Ah, good ole John Kerry. He is the poster child for how to absolutely blow an election.
Why is he relevant in 2012? The Republican presidential nominee will be in roughly the same position as Kerry was in 2004 and may well fall into the same trap as the failed Democrat.
Let’s go back to 2004. The Democrats were in a great position to take the White House. George W. Bush was a controversial president who appeared to be losing popularity on a daily basis. The economy was a concern, government spending had alarmed more than a few people and Bush was largely responsible for getting the nation involved in a war in Iraq that wasn’t exactly going well and was becoming very unpopular.
The Democrats, in short, were in a position to topple Bush and they may have done that with a strong candidate. Instead of a great candidate, however, the Democrats nominated John Kerry.
Kerry’s campaign slogan should have been, “Vote for me because I’m not George Bush.” Kerry ran around the nation griping about Bush. He boldly promised to not ever be George Bush, in fact, and appeared confident that was enough to become president.
Kerry failed. His biggest problem, it seems, is that Kerry spent most of his time trying to convince people to not vote for Bush instead of giving them reasons to vote for him. Americans are, arguably, more interested in voting for something they believe in rather than simply voting against something they don’t.
Think about it. We’ve seen that play out time and time again. I’ve been voting in presidential elections since 1988 and have rarely voted for a candidate – I’ve voted against plenty of them, however. I’m reminded of the Bill Clinton-Bob Dole election back in 1996 when a friend of mine returned from the polls. He said he held his nose and “did the right” thing by voting against Clinton, but was none to happy with Dole.
Here in 2012, the Republican who gets the nomination will likely be tempted to gripe about Obama. Yes, he can talk about the rotten economy and the failed stimulus spending. And, make no mistake – Obama’s stimulus packages have been horrible failures. The point of stimulus spending is to help create jobs so that the tax base will increase and the government will get back the money spent on stimulating the economy. When those jobs aren’t created, the government has effectively thrown a bunch of money out the window.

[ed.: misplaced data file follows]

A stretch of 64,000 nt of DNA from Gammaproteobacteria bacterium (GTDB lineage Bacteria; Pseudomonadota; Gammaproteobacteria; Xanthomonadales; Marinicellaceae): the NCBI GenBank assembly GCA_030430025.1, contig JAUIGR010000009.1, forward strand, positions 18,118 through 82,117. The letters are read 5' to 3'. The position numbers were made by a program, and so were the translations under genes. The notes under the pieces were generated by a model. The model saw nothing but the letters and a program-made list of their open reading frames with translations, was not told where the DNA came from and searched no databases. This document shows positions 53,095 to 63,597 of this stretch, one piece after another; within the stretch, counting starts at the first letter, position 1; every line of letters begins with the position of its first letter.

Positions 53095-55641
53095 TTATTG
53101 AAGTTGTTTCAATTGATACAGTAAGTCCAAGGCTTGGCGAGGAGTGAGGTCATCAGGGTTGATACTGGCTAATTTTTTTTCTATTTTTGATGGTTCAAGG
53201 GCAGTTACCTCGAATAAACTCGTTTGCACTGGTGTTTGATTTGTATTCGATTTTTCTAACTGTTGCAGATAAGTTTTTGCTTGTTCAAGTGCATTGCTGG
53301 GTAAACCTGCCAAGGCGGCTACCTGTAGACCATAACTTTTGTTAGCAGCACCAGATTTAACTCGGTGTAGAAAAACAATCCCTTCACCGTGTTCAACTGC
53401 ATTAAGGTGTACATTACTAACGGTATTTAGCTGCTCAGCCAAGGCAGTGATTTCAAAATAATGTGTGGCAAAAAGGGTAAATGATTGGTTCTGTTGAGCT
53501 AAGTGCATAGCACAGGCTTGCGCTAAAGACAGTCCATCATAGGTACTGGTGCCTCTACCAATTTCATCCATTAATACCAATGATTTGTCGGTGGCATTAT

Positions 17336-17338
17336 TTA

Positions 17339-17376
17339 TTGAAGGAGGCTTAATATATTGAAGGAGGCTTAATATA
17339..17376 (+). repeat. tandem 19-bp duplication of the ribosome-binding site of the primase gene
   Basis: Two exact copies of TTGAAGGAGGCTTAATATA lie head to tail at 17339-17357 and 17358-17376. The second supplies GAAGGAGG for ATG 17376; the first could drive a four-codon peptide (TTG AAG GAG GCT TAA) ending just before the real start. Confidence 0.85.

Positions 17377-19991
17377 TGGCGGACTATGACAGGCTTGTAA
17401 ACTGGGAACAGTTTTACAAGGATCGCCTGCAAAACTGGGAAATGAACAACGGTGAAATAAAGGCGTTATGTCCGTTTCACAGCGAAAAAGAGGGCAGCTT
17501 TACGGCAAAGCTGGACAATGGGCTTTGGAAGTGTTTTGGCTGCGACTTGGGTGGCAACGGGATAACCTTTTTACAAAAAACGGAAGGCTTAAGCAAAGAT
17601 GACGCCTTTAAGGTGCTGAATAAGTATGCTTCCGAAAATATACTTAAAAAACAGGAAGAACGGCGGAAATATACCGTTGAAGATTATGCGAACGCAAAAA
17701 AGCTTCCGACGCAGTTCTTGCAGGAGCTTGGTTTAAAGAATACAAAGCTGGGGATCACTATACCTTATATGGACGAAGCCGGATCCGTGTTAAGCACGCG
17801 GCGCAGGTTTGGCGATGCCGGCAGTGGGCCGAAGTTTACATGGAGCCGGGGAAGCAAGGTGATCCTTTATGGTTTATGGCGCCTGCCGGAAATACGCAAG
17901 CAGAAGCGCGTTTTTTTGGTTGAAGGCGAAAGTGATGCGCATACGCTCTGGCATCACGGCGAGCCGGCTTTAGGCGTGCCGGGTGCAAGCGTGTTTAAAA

The temptation to complain about Obama and his policies is certainly there as this president is a magnet for controversy. There’s everything from the remarkably odd decision to block the Keystone XL pipeline (thus potentially causing that oil to wind up in China) to healthcare reform to, well, playing a bunch of golf.
I’d wager the Republican nominee who focuses on Obama’s controversial decisions will fail miserably in the upcoming election. Sure, pointing out Obama’s faults is fair enough, but a successful candidacy is built on outlining policies that are attractive to voters. Giving voters something to believe in and support is far more effective than simply telling them that voting for Candidate X is less dangerous than voting for Candidate Y.
Obama clearly did that in 2008 with his “hope and change” message as well as the “yes we can” slogan (I still think he swiped that from Bob the Builder, but it worked). Obama had a lot of enthusiastic support from people inspired by his campaign while John McCain simply did not. The outcome of that election was predictable, wasn’t it?
Republicans should take that lesson to heart. Voters had rather vote for a candidate they like then against one they don’t.